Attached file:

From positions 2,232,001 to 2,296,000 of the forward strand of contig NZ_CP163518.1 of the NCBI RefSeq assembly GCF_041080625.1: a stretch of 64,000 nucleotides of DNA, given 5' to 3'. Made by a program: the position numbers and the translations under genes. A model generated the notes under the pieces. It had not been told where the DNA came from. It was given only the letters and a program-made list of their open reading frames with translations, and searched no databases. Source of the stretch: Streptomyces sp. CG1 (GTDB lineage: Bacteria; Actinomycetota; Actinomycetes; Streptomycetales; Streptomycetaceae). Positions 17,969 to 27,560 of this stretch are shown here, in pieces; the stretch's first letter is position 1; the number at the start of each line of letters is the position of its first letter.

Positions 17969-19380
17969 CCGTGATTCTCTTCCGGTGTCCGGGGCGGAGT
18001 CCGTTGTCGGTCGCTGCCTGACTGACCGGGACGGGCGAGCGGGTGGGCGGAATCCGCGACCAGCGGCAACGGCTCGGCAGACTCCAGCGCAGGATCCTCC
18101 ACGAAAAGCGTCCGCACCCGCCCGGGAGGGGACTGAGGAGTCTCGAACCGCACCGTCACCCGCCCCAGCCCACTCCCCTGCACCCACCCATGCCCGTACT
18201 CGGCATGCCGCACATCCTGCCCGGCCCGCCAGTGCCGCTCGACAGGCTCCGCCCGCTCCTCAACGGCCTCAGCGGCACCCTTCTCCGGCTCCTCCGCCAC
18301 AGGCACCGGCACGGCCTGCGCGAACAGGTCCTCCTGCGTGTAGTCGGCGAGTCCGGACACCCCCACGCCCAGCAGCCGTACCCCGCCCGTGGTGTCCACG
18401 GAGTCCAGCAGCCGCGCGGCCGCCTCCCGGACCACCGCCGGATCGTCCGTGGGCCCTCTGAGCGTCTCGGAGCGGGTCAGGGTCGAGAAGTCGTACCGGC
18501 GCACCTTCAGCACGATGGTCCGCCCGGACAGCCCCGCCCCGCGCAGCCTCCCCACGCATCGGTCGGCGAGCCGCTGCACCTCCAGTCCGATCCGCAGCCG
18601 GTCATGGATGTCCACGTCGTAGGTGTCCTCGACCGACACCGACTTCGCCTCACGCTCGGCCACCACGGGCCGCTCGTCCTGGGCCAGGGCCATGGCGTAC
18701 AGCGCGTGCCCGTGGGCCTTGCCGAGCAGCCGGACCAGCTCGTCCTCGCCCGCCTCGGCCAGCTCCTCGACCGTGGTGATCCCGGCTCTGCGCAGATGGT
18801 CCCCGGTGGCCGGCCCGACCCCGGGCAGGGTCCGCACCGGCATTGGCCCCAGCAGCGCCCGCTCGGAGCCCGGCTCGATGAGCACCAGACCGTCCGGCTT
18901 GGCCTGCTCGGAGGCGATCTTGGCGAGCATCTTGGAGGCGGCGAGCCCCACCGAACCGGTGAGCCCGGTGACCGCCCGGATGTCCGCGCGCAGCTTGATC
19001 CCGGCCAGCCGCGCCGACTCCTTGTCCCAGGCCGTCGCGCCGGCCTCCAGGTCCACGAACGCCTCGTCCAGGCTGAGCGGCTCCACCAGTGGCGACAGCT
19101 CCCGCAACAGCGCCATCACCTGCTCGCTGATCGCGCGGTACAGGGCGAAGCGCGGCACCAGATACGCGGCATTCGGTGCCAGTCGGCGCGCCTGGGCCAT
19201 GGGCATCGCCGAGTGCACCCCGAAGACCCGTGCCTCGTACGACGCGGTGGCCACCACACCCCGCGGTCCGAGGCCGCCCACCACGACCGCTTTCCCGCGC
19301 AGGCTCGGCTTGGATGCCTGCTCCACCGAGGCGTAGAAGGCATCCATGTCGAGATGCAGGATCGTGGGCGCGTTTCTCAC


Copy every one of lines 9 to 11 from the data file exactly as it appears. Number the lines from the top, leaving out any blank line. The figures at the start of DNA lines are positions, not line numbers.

18501 GCACCTTCAGCACGATGGTCCGCCCGGACAGCCCCGCCCCGCGCAGCCTCCCCACGCATCGGTCGGCGAGCCGCTGCACCTCCAGTCCGATCCGCAGCCG
18601 GTCATGGATGTCCACGTCGTAGGTGTCCTCGACCGACACCGACTTCGCCTCACGCTCGGCCACCACGGGCCGCTCGTCCTGGGCCAGGGCCATGGCGTAC
18701 AGCGCGTGCCCGTGGGCCTTGCCGAGCAGCCGGACCAGCTCGTCCTCGCCCGCCTCGGCCAGCTCCTCGACCGTGGTGATCCCGGCTCTGCGCAGATGGT